Caltrans Director Malcolm Dougherty launched the outreach effort for the CSBPP at the 2015 California Bicycle Summit, hosted by the California Bicycle Coalition.
“More Californians are choosing alternatives to driving that have health benefits and cut greenhouse gases,” Dougherty said. “Caltrans will collaborate with a variety of stakeholders who have a stake in safe and accessible transportation in California.”
CSBPP is part of Caltrans’ mission to “provide a safe, sustainable, integrated and efficient transportation system to enhance California’s economy and livability.”
At the CSBPP website, www.cabikepedplan.org, visitors may take an online survey and sign up for email updates about new project information and outreach activities. People also may follow the hashtag #CSBPP on Twitter for more information.
When completed in 2017, the CSBPP will help guide future investments such as Caltrans’ Active Transportation Program (ATP), which funds projects that take cars off the road, helping to clean the air, conserve natural resources and promote healthier, sustainable communities. The plan will not replace existing policies and implementation plans at the regional and local levels.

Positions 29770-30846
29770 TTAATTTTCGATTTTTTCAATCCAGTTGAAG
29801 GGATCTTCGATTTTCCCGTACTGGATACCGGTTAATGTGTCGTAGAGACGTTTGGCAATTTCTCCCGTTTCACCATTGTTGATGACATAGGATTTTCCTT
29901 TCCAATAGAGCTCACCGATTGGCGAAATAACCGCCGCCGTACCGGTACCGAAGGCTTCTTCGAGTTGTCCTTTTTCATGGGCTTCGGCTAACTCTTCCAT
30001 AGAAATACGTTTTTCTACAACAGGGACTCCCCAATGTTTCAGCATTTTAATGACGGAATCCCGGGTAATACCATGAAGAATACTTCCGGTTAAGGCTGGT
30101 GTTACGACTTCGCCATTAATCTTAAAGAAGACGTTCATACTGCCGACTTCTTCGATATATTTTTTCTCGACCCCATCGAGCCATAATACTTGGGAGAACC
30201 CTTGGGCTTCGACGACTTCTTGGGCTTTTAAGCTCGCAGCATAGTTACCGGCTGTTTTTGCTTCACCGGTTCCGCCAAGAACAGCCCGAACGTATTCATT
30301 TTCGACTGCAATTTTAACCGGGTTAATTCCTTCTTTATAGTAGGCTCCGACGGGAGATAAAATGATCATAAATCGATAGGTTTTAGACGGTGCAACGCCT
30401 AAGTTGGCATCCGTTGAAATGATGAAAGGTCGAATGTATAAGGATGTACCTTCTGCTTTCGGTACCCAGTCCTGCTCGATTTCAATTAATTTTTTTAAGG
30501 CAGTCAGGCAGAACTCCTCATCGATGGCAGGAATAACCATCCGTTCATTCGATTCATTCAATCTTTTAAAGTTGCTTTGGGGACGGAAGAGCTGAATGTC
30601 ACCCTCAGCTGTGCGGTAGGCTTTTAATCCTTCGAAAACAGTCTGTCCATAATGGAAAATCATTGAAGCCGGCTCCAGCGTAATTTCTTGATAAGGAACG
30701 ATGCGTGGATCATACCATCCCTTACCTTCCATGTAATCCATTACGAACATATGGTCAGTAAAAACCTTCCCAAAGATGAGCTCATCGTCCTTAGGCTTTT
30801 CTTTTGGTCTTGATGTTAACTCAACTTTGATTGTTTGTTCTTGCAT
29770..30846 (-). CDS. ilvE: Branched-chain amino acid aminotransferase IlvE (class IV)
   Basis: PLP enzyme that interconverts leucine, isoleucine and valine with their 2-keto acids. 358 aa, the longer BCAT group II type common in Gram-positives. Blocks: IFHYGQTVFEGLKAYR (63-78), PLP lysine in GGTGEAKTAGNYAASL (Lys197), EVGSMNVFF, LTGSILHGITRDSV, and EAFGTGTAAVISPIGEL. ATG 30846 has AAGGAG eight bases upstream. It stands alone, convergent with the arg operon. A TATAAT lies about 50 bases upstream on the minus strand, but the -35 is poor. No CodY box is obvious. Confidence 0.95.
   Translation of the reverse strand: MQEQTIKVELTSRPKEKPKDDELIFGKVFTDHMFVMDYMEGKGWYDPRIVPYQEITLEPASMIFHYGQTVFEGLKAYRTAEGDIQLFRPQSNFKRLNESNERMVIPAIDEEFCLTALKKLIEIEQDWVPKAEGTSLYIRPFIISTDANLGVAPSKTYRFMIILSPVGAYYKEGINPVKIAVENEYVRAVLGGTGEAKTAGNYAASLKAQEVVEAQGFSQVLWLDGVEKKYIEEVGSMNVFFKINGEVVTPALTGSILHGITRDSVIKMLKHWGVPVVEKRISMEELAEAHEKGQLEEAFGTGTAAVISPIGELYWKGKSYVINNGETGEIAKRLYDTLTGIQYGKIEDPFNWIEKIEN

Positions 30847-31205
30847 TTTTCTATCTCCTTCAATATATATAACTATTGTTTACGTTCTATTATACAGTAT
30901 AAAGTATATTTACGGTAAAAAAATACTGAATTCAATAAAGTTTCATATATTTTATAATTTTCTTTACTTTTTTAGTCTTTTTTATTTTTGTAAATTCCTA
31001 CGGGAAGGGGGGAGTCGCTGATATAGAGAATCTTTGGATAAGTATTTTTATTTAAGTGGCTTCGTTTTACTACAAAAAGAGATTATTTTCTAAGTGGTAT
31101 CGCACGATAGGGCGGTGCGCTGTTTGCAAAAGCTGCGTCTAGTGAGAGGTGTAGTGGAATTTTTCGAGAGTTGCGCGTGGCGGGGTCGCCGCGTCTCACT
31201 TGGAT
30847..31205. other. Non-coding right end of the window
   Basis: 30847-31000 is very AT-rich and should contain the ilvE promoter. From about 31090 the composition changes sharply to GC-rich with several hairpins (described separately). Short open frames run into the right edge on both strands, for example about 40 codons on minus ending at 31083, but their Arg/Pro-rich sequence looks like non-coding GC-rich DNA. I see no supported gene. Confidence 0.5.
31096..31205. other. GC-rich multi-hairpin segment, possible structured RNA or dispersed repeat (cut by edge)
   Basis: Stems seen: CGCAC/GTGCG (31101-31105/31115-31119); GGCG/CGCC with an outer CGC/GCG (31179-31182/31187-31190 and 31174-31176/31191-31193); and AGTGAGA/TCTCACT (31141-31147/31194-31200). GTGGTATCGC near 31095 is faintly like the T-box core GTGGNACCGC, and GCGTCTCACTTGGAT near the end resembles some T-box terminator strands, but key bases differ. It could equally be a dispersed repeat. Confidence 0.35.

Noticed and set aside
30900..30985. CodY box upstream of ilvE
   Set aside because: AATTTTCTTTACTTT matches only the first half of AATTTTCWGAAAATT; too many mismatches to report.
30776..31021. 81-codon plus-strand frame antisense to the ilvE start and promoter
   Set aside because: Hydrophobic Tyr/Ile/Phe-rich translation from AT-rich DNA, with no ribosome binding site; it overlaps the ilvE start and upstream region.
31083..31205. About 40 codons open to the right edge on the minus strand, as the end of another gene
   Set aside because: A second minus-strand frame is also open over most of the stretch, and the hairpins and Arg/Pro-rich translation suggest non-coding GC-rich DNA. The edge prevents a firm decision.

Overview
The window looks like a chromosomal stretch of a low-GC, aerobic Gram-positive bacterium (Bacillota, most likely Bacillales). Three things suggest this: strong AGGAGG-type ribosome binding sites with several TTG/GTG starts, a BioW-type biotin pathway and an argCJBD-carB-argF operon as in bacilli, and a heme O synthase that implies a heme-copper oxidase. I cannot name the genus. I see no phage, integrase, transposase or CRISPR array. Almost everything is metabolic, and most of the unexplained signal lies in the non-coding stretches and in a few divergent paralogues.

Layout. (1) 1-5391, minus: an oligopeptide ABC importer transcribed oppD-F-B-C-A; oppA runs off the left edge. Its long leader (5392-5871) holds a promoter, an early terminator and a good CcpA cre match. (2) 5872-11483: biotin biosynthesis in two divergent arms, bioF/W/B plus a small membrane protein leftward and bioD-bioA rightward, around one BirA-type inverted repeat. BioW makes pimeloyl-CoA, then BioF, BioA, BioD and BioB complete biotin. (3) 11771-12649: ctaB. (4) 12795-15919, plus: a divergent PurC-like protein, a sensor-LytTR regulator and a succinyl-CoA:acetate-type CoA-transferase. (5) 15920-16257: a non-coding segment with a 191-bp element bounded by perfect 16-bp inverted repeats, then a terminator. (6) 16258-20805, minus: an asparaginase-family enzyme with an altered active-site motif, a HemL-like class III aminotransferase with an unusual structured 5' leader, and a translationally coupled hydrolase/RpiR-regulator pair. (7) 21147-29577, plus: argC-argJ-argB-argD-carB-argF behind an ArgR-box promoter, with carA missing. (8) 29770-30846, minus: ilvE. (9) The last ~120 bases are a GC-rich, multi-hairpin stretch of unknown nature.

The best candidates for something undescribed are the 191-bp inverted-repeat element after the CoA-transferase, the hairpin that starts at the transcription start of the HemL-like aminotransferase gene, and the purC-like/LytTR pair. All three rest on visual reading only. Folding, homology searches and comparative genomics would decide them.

Wednesday, May 11, 2016
Wednesday, May 11, 2016 Workers' Memorial
Caltrans employees and guests took a moment out of their day to recognize and remember District 7 workers killed on the job at a Workers’ Memorial event today at the San Fernando Maintenance Yard in Granada Hills.
Statewide, Caltrans has lost 184 employees since 1924, when the Department began keeping records of such fatalities. The 32 workers recognized were from District 7, covering Los Angeles and Ventura counties. The last District 7 employee to be killed on the job was in 2005.
After two years without a Caltrans fatality, Oscar Vargas, 54, of Chula Vista, died from injuries received after losing control of his work truck while leaving a nighttime project along Interstate 8 in Imperial County on July 14, 2015. Vargas was a structures construction engineer and 29-year Caltrans veteran.
|Names of fallen workers next to Caltrans rock climbers display.|
Highway construction and maintenance work is one of the most dangerous occupations in the United States. In 2014, 63 men and women died in California work zones. This includes both workers and motorists, with drivers and passengers accounting for 85 to 90 percent of the people who are killed in highway work zones. These numbers don’t include the close calls, such as the more than 1,000 Caltrans vehicles hit on the highways each year—the equivalent of almost three per day.
Drivers can dramatically improve safety in work zones by slowing down and reducing distractions like texting and talking on the phone, and complying with the Move Over law, which requires motorists to move over if it is safe to do so, or slow down, when approaching vehicles displaying flashing amber warning lights.